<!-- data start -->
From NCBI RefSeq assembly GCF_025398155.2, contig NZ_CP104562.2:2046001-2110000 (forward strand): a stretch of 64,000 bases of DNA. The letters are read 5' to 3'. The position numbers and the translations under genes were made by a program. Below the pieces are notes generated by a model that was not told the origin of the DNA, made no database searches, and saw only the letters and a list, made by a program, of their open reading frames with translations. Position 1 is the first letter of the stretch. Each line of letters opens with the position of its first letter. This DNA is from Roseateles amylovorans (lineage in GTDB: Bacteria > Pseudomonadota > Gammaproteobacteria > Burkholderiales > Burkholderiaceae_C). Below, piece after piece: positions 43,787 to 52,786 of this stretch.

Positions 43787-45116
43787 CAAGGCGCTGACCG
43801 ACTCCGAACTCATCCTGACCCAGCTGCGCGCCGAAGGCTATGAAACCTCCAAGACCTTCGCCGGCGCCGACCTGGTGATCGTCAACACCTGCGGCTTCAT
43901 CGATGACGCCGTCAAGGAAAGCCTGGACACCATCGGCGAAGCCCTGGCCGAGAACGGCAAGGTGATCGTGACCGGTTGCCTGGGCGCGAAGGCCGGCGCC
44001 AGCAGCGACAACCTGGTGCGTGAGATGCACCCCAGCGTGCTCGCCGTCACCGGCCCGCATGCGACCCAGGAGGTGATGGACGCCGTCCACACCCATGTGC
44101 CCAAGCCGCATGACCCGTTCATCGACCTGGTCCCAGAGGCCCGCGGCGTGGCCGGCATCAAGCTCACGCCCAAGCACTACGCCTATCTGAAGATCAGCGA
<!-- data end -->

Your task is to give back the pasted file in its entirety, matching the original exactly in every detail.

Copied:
From NCBI RefSeq assembly GCF_025398155.2, contig NZ_CP104562.2:2046001-2110000 (forward strand): a stretch of 64,000 bases of DNA. The letters are read 5' to 3'. The position numbers and the translations under genes were made by a program. Below the pieces are notes generated by a model that was not told the origin of the DNA, made no database searches, and saw only the letters and a list, made by a program, of their open reading frames with translations. Position 1 is the first letter of the stretch. Each line of letters opens with the position of its first letter. This DNA is from Roseateles amylovorans (lineage in GTDB: Bacteria > Pseudomonadota > Gammaproteobacteria > Burkholderiales > Burkholderiaceae_C). Below, piece after piece: positions 43,787 to 52,786 of this stretch.

Positions 43787-45116
43787 CAAGGCGCTGACCG
43801 ACTCCGAACTCATCCTGACCCAGCTGCGCGCCGAAGGCTATGAAACCTCCAAGACCTTCGCCGGCGCCGACCTGGTGATCGTCAACACCTGCGGCTTCAT
43901 CGATGACGCCGTCAAGGAAAGCCTGGACACCATCGGCGAAGCCCTGGCCGAGAACGGCAAGGTGATCGTGACCGGTTGCCTGGGCGCGAAGGCCGGCGCC
44001 AGCAGCGACAACCTGGTGCGTGAGATGCACCCCAGCGTGCTCGCCGTCACCGGCCCGCATGCGACCCAGGAGGTGATGGACGCCGTCCACACCCATGTGC
44101 CCAAGCCGCATGACCCGTTCATCGACCTGGTCCCAGAGGCCCGCGGCGTGGCCGGCATCAAGCTCACGCCCAAGCACTACGCCTATCTGAAGATCAGCGA